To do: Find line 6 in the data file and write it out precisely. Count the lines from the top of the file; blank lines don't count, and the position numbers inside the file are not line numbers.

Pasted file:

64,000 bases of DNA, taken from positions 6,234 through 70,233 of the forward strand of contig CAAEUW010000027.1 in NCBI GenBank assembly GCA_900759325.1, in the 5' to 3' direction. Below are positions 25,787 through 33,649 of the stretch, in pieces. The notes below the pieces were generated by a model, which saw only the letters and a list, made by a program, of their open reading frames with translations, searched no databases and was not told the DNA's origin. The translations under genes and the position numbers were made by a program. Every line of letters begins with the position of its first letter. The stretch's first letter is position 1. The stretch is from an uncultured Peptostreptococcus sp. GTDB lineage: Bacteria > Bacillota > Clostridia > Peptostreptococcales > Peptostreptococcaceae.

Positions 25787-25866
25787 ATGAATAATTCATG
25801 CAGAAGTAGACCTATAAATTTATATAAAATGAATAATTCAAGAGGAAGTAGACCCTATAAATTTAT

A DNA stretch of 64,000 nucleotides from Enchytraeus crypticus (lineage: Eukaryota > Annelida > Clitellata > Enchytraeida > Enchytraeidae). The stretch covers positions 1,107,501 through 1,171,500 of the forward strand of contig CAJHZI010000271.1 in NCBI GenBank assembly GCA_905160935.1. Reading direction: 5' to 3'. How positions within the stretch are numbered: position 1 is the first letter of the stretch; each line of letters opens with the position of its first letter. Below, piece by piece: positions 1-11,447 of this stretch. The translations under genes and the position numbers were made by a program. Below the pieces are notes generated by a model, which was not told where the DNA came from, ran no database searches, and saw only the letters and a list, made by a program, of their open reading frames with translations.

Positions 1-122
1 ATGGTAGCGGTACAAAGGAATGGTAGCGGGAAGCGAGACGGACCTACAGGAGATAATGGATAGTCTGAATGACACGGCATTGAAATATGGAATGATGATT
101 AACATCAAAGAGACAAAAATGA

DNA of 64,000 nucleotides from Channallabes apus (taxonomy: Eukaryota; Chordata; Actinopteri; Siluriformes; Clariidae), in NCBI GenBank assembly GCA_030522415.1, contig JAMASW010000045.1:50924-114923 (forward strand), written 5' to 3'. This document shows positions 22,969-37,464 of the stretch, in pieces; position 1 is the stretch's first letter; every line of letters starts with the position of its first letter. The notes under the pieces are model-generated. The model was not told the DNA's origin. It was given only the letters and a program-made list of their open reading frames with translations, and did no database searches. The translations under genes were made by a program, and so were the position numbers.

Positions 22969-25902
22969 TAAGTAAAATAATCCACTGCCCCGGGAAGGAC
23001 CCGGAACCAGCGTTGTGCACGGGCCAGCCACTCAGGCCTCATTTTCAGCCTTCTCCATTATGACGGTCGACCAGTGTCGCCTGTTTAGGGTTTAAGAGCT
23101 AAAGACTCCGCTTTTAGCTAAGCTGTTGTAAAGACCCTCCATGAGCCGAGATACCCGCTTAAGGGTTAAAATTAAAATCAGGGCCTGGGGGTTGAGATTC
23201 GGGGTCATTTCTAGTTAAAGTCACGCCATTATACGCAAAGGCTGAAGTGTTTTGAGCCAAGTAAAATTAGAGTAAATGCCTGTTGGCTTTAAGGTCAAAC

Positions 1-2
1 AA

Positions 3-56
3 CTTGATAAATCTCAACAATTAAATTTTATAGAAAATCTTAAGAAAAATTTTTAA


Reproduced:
Positions 1-122